High-Scoring Games vs. Low-Scoring Games: As Rangers Head Coach Alain Vigneault pointed out a couple of times during the series (especially after some of the high scoring games), the Lightning and Rangers ranked first and third offensively during the regular season. It’s unusual to see so many goals scored during postseason games, but as Vigneault mentioned, these two teams were capable of scoring lots of goals. In two of the games, the Lightning scored six goals. In three of the contests, the Rangers netted at least five goals.
How did they do it? In those high-scoring games, a number of these goals occurred because either a) the defending team made a critical mistake and the attacking team cashed in on that mistake or b) the attacking team’s creativity helped “force” an error from the defending club. Sometimes, it was an unforced turnover. Or quick passing led to confusion on rush coverage. Other times, and this was an issue for the Lightning in a number of the games, the defending club didn’t box out in front and the attacking squad scored a rebound goal. And yes, both goalies might have allowed some goals they’d like back. In looking at how each team scored most of its goals, though, there was a slight difference. The Rangers scored a lot of theirs off Lightning turnovers or blown netfront coverages. In terms of creating their own chances – and breaking down the opposition – the Lightning did more damage than the Rangers.
That’s a significant distinction. Because in Games Five and Seven, the Lightning reduced turnovers and protected the front of their net. As a result, the Rangers had a hard time generating chances. In those games, the Rangers also defended well. But the Bolts were still able to produce enough scoring chances to win.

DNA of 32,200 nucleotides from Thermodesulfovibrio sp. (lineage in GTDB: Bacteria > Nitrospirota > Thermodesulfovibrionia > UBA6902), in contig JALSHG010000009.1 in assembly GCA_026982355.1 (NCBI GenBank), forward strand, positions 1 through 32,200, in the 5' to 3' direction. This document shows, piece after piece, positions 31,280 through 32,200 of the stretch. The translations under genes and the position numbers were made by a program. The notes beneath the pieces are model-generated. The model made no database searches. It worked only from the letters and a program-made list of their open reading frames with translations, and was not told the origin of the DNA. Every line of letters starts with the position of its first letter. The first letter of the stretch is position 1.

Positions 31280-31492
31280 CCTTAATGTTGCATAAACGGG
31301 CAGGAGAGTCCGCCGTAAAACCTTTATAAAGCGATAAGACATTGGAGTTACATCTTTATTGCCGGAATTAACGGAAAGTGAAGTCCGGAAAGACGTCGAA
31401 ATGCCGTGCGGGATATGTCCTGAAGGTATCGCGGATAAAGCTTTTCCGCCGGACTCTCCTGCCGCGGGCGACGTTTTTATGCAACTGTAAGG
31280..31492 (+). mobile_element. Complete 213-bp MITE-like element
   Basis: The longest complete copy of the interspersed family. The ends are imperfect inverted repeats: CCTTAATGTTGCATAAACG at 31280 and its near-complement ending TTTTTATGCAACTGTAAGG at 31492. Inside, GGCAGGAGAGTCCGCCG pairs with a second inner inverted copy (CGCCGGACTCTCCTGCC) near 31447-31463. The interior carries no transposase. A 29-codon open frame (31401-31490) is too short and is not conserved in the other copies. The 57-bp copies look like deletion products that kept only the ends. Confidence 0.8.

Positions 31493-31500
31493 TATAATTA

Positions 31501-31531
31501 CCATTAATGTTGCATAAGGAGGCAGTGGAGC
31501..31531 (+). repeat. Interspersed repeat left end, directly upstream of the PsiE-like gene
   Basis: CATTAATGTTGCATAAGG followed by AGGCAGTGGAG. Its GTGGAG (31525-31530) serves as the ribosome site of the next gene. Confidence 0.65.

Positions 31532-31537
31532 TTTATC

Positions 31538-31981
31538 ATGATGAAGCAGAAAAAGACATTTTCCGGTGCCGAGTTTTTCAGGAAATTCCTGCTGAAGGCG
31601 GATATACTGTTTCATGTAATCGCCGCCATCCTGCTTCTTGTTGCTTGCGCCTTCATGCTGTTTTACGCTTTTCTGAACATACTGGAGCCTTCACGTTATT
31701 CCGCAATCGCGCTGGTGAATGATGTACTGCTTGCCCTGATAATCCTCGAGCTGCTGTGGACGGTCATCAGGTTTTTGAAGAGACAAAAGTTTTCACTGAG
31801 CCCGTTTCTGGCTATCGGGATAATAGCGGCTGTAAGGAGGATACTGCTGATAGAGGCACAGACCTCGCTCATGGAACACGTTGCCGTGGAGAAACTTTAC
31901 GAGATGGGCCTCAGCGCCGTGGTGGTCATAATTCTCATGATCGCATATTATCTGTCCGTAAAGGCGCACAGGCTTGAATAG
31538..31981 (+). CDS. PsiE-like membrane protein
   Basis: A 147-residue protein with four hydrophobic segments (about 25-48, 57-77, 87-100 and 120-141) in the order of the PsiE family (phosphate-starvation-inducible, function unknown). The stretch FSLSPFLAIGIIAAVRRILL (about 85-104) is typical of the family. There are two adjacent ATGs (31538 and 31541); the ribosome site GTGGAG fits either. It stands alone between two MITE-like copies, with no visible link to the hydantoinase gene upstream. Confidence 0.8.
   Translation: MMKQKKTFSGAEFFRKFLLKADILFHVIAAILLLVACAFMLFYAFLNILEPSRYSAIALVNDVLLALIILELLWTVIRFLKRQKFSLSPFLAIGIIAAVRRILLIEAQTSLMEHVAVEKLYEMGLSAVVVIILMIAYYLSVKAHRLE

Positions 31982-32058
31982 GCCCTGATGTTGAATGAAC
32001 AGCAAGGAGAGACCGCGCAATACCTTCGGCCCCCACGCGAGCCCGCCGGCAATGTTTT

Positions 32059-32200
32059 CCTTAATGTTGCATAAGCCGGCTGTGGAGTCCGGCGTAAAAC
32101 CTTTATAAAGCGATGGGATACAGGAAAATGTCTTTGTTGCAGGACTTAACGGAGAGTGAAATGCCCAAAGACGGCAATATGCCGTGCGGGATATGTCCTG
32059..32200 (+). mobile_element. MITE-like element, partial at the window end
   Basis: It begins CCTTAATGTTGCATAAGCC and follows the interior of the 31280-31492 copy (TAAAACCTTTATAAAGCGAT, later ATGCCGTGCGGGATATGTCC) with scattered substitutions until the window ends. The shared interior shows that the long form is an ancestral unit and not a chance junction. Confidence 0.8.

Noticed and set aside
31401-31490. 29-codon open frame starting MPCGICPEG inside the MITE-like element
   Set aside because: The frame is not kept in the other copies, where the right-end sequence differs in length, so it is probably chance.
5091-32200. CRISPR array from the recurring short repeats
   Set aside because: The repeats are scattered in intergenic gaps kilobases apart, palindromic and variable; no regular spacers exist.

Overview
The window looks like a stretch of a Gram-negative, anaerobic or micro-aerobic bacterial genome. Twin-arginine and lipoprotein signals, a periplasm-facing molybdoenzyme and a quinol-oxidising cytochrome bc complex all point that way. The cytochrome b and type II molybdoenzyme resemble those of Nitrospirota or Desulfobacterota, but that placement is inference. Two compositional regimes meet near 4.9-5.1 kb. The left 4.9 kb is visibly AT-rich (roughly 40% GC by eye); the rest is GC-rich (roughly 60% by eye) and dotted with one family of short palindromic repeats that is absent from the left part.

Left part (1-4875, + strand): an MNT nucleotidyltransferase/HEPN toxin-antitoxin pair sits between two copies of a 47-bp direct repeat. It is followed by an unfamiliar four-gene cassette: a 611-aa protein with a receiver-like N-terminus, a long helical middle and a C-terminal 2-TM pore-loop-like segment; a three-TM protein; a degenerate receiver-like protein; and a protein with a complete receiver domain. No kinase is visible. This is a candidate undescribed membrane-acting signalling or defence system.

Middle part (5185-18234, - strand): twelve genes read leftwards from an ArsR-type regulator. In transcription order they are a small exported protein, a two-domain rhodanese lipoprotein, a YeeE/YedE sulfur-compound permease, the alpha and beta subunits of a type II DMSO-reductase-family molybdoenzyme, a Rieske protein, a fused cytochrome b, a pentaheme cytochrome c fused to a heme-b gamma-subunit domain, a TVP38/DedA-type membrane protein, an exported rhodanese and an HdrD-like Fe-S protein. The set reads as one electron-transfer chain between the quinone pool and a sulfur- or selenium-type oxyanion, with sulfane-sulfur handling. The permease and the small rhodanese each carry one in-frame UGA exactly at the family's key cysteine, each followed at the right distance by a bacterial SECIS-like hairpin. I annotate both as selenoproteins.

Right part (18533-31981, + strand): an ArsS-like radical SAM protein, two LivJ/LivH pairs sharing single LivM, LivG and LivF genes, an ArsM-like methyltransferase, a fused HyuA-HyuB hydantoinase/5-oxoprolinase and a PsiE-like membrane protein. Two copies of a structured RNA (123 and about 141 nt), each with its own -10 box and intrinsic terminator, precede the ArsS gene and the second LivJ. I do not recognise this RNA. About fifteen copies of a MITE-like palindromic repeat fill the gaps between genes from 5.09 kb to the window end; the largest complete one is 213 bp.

Fancy Stats and Getting the Lead: In Games Two, Four and Six, the team that had a large shot advantage lost. For a healthy portion of those games, the team with the shot advantage enjoyed most of the puck possession. So what gives? Well, some may say that shots on goal, shots attempted and puck possession aren’t the only important components to winning a hockey game. What the fancy stats aficionados tell us is that a team with those advantages will, in a large sample size, likely win more than lose. But in any given game, there will be other factors contributing.
In Game Two, the Rangers built their shot advantage during two segments – in the second half of the second period after the Lightning had built a 3-1 lead and then in the third period when the game was out of reach. During that second period flurry, the Rangers cut the deficit to 3-2 and nearly tied the game. But Bishop made several key saves helping the Lightning get out of the period with the lead. In the other segment, the Rangers were forced to take a number of shots from the outside. So while their shot total might have been high in the third period, but the chance total was low. Another important point about Game Two – in the first 30 minutes (which was filled with power play chances on both sides), the Bolts had an advantage in five-on-five puck possession and were the more dangerous team. That’s how they were able to take the 3-1 lead.